“The African consumer shouldn’t receive anything less” – Samsung

Samsung will launch its new Galaxy model, the S4, at a lavish launch in Johannesburg today. But while it is a global launch, Samsung has a number of products that have been designed specifically for the African market.

Samsung’s Chief Operating Officer for Africa George Ferreira (image: Samsung)

ITNewsAfrica spoke to Samsung’s Chief Operating Officer for Africa George Ferreira, about Samsung’s strategy for Africa, market share on the continent and competition with Apple – as well the company’s “sexist” product launch.

What is Samsung’s strategy regarding Africa?

First and foremost, as a global consumer electronic company, we want to make sure that we bring the best of technology, best of products and best experience to the African consumer. We don’t believe that the African consumer should receive anything less than the global standard of our global product portfolio. With that said, we also understand that the South African and African consumer has become a very specific consumer with specific needs that are not necessarily the same as those of consumers from Europe or North America. So with the program that we have initially developed under the Built for Africa banner, we are taking the same products and same technology, and re-engineering and re-modifying them to meet the standards of African consumers. So from the handset like the Galaxy Pocket to solar powered notebooks and surge safe televisions, we cater for Africa needs. Our product is about how we can enhance and better the lifestyles of the African consumer, that is our ultimate goal. And we are looking at all consumers, whether they are at the top or the bottom, we want to make sure that our product speaks to those consumers.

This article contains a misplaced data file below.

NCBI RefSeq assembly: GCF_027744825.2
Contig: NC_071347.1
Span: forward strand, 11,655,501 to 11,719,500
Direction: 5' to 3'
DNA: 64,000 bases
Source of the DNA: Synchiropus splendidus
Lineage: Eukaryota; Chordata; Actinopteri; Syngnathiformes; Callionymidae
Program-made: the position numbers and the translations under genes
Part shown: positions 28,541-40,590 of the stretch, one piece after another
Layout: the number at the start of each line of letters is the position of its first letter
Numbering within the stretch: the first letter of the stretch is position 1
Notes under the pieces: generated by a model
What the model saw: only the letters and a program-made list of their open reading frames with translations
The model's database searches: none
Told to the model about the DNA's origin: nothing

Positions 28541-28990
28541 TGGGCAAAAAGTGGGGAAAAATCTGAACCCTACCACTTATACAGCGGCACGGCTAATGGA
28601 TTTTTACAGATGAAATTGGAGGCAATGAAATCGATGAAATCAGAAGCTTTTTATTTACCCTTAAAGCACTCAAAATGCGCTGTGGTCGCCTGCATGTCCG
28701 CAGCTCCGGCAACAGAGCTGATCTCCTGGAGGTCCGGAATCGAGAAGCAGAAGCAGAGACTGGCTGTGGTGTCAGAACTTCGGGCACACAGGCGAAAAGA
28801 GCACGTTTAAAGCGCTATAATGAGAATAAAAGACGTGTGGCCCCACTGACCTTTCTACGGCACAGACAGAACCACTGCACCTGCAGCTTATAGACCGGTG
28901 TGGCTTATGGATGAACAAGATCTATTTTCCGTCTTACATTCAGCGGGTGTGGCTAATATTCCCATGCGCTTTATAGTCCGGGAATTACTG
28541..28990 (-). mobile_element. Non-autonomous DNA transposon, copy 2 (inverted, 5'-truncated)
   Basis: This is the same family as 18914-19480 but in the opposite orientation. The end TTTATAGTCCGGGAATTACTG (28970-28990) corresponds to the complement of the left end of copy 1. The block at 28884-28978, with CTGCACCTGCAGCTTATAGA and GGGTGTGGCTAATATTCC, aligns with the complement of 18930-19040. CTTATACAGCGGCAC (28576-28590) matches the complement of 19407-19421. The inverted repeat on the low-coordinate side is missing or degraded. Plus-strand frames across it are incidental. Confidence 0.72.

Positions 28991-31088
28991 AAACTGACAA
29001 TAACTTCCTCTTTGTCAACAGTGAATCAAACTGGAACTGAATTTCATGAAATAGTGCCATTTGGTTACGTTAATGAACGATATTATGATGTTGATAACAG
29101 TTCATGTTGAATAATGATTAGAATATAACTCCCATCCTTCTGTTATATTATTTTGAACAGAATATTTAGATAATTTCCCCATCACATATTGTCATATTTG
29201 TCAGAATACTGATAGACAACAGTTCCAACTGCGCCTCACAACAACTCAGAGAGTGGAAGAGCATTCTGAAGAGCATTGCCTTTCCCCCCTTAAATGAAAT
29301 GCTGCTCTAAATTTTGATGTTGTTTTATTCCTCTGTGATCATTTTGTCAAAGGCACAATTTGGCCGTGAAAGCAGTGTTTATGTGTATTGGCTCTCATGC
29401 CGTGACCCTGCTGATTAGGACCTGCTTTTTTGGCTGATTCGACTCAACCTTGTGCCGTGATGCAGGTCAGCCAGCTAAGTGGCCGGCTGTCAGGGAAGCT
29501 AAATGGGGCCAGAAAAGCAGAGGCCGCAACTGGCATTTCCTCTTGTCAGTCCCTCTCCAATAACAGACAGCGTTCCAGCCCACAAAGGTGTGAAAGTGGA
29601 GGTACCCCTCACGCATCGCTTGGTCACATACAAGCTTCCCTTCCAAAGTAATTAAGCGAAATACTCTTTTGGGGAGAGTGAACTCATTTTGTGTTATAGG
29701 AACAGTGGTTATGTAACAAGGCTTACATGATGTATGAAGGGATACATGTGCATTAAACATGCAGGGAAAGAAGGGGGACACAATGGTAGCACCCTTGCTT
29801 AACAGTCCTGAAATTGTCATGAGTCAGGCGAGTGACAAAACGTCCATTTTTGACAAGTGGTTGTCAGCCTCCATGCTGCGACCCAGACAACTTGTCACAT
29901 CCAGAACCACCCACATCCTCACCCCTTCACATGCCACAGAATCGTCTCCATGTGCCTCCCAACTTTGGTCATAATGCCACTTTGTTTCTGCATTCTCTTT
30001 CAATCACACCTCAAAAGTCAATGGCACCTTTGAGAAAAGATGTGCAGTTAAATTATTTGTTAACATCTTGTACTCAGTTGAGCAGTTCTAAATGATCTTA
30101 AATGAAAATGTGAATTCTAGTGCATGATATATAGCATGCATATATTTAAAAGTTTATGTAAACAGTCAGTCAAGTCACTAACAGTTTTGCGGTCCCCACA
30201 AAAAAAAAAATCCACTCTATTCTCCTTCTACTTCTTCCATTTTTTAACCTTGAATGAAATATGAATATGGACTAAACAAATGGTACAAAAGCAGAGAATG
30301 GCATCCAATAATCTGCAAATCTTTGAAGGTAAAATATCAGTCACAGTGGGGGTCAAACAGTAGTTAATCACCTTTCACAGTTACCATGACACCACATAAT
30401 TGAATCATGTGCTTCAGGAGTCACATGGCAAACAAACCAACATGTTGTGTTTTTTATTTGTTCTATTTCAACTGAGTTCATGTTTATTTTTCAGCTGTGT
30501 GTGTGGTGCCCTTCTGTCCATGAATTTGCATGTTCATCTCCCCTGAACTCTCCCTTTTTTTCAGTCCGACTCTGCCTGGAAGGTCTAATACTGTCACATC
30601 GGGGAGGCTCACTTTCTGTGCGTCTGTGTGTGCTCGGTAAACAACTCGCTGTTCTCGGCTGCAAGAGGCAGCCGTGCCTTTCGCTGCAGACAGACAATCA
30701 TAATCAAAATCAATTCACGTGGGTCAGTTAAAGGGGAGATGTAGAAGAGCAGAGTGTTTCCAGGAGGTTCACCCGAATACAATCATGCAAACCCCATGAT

Why specifically Africa? Does Samsung have similar initiatives across the globe?

Interesting question. We started this initiative called Built For Africa in 2010 and our headquarters liked the concept and are considering similar programs for Asia, South America. We will start to see programs like Built for Asia, Built for China and Built for America. Why are we doing that? Because those guys also have their own specific needs, especially in China. I would expect that in the next year or two we will probably see the same kind of concept being rolled out globally. We will always have the flagship products like the Samsung Galaxy S4 – it’s a global product… it’s not specific to anybody. But then we will probably have products made specifically for the Chinese market, for the Indian market, for the South American market and for the African market – due to the specific needs of those continents. If we look at Africa we built products that can withstand the power surges, the huge amounts of dust and the humidity. We thought about how we could re-engineer products to withstand all these conditions to last more than four years. I think the project will go global. The concept originated in South Africa at one of our company launches.

How does that influence Samsung’s market share in Africa?

The products that we have in South Africa are in line with the products that we have for global consumption. The rest of Africa is where the initiative is more prominent because that is where a huge amount of instability and power, dust and humidity happens. The initiatives we have launched have resulted in a huge uptake. Since 2010, each year we’ve had a wave of new products and 2013 is what we call the third wave. Towards the end of 2011 we went with the air conditioner called the Triple Protector and we had three players from Chelsea Football Club who officially endorsed the product.  It was such a hit that consumers, especially in West Africa (where the three players are originally from) were walking into our stores asking for a Drogba air-conditioner. So we have seen huge uptake, and I also think that is the reason why, in 2011, Samsung was identified as the number one technology brand in Africa. We are listening to what the consumers want and by listening to them, we are able to deliver technology that really makes a difference in their lives.

How does Samsung compete with Apple?